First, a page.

Link Posted: 9/14/2010 2:19:03 PM EDT
10-15kw will do you. Depending on, your EWH is it Elec or NG, Furnace NG or Elec, Range NG or Elec? How big is your house? In sq ft? If everything is N.G. you'll be fine with 10KW-15KW $3000-$5000K intsalled in my area.
Link Posted: 9/14/2010 2:19:13 PM EDT
Don't go to small, you'll overwork the gen and it will let you down.
I highly recommend the 3000-XC6DT2-3:

http://www.generatorjoe.net/product.asp?0=503&1=661&3=3561
Link Posted: 9/14/2010 2:21:29 PM EDT
[Last Edit: 9/14/2010 2:30:41 PM EDT by MarkNH]
We got a 12Kw Kohler running off our existing 1000 gal propane tank, with automatic transfer switch, installed, for about $6k.

(edit, double checked and corrected price)
Link Posted: 9/14/2010 2:22:32 PM EDT
I am saving for a Natural Gas powered whole house generator now with an auto transfer switch.
Link Posted: 9/14/2010 2:22:40 PM EDT
We got a Kohler 15Kw, automatic standby switch, 6'x8' concrete pad, tamper proof anchors and a 500 gal DB propane installed all for under 8k. Our house has two breaker panels. The auto standby feeds our kitchen, well, water treatment, and septic on one panel. A manual override can switch on the whole house via the other panel if we want it to.

Link Posted: 9/14/2010 2:22:54 PM EDT
[Last Edit: 9/14/2010 2:24:11 PM EDT by EvanWilliams]

Originally Posted By runcible:

Originally Posted By EvanWilliams:

Originally Posted By Forest:
Originally Posted By EvanWilliams:

Originally Posted By Forest:
$$$$$$$ and more $$$$$$$

Diesel is # 1 choice (for output, durability, and longevity of fuel storage) you don't need to rely on a utility to keep you supplied. Only downside is higher cost to purchase and more noise.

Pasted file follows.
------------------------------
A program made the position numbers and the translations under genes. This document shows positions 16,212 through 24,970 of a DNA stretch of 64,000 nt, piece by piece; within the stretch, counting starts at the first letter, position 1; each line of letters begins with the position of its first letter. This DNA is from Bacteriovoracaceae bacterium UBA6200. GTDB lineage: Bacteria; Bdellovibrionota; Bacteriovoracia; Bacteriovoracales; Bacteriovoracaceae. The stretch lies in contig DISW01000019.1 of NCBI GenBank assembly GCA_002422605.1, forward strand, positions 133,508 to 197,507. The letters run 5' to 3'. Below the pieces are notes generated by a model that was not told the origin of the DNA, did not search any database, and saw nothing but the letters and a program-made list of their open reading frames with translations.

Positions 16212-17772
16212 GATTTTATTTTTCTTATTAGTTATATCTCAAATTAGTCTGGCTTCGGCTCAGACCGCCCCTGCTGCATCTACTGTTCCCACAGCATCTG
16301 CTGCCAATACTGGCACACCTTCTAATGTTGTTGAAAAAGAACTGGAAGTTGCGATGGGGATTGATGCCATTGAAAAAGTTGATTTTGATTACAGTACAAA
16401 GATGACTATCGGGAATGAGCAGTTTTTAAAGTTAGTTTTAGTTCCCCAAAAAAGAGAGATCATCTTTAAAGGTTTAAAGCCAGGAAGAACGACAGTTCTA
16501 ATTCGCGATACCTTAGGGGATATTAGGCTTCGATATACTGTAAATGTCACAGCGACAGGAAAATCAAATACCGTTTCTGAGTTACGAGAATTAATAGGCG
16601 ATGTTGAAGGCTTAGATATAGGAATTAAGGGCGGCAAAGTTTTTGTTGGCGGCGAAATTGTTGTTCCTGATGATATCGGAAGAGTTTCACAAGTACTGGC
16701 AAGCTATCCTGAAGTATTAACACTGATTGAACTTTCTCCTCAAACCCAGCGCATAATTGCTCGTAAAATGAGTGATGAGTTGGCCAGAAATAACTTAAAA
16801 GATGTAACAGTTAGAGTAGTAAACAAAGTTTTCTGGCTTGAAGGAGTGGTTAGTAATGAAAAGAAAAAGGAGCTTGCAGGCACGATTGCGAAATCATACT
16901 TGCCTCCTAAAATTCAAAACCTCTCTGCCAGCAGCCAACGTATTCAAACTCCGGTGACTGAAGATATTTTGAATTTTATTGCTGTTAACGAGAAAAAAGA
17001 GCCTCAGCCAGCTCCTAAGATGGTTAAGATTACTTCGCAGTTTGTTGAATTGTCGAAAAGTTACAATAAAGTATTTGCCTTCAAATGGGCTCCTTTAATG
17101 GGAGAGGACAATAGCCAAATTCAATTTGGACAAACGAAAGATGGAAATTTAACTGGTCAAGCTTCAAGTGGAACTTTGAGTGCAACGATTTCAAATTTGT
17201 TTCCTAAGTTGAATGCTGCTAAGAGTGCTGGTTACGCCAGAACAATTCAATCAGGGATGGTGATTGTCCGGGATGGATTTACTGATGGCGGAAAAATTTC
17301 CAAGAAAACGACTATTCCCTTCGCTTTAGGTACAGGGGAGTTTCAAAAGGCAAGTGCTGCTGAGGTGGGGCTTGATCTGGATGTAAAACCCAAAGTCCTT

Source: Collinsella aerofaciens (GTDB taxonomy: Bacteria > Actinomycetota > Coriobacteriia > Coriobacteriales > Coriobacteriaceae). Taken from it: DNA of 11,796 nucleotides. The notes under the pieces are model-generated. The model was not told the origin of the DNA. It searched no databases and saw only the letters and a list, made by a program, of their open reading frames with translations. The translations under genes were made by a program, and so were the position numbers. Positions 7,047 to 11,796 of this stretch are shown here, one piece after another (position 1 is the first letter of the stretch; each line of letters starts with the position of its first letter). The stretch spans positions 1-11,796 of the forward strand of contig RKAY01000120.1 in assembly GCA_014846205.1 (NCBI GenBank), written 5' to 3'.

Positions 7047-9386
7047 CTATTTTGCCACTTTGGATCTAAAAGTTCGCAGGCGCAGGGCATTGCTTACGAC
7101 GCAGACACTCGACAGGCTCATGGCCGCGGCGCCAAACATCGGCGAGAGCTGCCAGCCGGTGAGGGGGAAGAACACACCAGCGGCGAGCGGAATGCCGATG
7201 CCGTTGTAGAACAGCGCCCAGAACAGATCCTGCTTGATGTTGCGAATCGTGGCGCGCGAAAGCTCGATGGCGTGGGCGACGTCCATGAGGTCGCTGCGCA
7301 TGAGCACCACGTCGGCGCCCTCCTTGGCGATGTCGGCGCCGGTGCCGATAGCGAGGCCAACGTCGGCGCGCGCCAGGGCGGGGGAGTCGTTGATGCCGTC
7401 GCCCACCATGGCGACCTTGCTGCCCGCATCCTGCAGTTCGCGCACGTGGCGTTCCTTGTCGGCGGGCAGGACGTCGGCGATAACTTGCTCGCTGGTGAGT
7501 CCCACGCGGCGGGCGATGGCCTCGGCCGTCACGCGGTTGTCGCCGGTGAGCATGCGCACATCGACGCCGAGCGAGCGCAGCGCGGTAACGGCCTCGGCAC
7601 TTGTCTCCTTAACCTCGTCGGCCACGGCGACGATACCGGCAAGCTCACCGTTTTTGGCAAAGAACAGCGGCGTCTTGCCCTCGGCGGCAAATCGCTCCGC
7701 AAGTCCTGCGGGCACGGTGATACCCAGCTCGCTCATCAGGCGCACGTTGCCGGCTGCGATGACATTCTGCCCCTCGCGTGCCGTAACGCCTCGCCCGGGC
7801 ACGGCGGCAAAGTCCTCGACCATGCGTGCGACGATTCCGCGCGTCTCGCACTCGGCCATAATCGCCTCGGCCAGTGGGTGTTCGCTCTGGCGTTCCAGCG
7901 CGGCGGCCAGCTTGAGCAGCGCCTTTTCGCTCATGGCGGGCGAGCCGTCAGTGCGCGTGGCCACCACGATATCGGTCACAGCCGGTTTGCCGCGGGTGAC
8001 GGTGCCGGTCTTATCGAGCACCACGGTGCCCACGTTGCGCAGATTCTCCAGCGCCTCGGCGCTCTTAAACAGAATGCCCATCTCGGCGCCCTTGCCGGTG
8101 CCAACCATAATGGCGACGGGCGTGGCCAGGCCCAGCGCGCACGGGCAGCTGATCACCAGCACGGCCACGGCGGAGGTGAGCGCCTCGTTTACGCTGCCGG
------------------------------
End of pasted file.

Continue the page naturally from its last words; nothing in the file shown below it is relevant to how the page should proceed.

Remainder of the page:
For the urbanite in areas not prone to earthquakes or flooding the natural gas powered home generator offers a slightly less expensive quieter option with what ammounts to an unlimited fuel supply (limited only by the amount of $$ in your bank account).
You don't want to power your entire home. You want fridge and deep freeze and a light. Cook on your bbq grill (have extra propane tanks, you can buy em at costco, I have 3 extras).



The OP does. You should try READING the OPs question before posting.
Notice below the new qualifier under 10K. If he lives in a shack.



Well, as I get new info, I try to adjust accordingly. Hey, I said I was new to this!

No problem.
These larger things are basically the size of a car engine and require maintenance as well. They start up every day and run for awhile.
My buddy in Colorado has one that runs off his propane tank.

Do you live in the sticks or urban?
And kudos to you for preparing.
BTW: the prices I've seen here are higher.
Link Posted: 9/14/2010 2:24:20 PM EDT
Couple of questions should be first and foremost:

1. What's the total electrical load for your house, assuming everything starts up at once?
2. What's the availability of fuel in your area––do you already have NatGas in your home, can you get propane delivered in bulk, can you get untaxed diesel easily?
3. Where are you –– rural, suburban, urban, etc? In a suburban setting, your neighbors probably don't want a 500-gal diesel or propane tank in the backyard.

I have a manual transfer panel wired for a limited number of circuits. My biggest consideration for emergency electrical power were that there were some things I wanted to run ALL the time (lights, fridge, freezer, well pump), there were some things I wanted to run PART OF THE TIME (water heater, small window AC), and there were some things I wanted to run NOT at all (central AC, range, oven).

The lights, fridge, freezer, and well pump are for convenience, hygiene and morale.
The water heater and window AC are for comfort.

Mostly, I didn't want a mess of extension cords and wires running hither and thither, and I didn't want to have configure/reconfigure everything when the power went out/came back on.